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Supreme Court sides unanimously with Jack Daniel’s in dog toy case

Jun 8


In a unanimous decision, the Supreme Court ruled in favor of Jack Daniel’s, the Tennessee whiskey brand, in a case involving a dog toy company that created a product shaped like a bottle of their alcohol. The high court determined that the toy did not fall under free speech protections and sent the case back to the lower courts for further examination.

The dispute began when VIP Products started selling a dog toy that closely resembled a bottle of Jack Daniel’s whiskey, naming it “Bad Spaniels, 43% poo by volume” instead of the original “40% alcohol by volume.”

While VIP Products claimed it was a joke, Jack Daniel’s did not find it amusing. The Jack Daniel’s lawyers argued that the toy used the brand’s iconic marks in a misleading manner and could confuse their customers.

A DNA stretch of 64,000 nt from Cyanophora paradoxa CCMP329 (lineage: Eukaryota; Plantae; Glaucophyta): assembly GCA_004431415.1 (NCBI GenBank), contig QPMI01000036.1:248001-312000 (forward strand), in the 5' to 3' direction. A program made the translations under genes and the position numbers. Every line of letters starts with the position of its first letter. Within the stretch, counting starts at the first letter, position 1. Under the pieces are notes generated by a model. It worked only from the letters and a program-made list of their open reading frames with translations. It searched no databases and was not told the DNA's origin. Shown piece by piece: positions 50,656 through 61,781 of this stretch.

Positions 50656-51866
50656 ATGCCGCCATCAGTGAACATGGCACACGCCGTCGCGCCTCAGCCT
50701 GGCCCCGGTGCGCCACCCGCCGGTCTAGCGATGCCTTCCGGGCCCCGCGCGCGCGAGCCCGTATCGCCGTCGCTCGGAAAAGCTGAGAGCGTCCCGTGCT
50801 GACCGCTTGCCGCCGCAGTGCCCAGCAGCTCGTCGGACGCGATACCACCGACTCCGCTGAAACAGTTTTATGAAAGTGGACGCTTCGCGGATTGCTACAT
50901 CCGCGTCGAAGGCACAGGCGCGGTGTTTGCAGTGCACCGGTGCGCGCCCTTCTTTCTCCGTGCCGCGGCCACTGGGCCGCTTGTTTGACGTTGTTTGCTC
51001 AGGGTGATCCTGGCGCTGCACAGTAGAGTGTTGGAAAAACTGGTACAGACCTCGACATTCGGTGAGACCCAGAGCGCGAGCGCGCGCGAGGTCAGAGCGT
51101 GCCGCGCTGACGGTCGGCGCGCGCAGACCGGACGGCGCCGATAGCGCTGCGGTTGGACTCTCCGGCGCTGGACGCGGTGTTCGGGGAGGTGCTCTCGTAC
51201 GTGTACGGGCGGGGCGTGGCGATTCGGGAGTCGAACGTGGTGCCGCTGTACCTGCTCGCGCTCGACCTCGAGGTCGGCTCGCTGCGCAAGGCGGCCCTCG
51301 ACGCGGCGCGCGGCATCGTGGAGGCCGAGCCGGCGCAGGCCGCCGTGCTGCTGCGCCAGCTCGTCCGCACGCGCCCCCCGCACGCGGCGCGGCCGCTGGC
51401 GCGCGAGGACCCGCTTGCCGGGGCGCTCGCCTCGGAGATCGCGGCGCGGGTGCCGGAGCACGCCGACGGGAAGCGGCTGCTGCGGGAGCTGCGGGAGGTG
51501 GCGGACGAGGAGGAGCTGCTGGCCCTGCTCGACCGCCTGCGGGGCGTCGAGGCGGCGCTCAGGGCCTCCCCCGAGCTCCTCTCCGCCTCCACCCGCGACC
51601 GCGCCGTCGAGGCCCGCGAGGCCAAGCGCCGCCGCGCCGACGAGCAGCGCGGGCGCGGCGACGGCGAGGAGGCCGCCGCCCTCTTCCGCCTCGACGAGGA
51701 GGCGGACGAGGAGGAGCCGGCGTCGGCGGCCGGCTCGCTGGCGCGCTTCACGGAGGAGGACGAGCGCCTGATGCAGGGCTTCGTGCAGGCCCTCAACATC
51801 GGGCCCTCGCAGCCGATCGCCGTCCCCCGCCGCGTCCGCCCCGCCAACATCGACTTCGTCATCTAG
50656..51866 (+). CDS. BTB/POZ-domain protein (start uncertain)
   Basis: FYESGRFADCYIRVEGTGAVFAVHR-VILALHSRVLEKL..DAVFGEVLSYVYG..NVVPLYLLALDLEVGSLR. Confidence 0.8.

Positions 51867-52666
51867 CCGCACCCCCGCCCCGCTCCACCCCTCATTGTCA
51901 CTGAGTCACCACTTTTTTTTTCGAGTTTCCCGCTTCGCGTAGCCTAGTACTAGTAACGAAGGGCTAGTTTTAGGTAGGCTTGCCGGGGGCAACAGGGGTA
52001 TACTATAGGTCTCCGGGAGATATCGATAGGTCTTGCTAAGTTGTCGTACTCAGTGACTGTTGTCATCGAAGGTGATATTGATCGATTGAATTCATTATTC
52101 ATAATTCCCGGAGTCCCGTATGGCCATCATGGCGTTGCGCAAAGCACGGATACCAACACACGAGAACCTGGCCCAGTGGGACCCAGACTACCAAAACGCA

Justice Elena Kagan authored the decision, which she described as narrow in scope. The justice stated that “the use of a mark does not count as noncommercial just because it parodies, or otherwise comments on, another’s products.”

“We hold only that it is not appropriate when the accused infringer has used a trademark to designate the source of its own goods – in other words, has used a trademark as a trademark,” Kagan wrote. “That kind of use falls within the heartland of trademark law, and does not receive special First Amendment protection.”

According to the court’s decision, had the use of the mark been deemed non-commercial, it would have fallen under the fair use copyright exclusion. It was ruled that this kind of use fell within the realm of trademark law and does not receive special First Amendment protection. As a result, the previous ruling by the Ninth Circuit Court of Appeals has been vacated.

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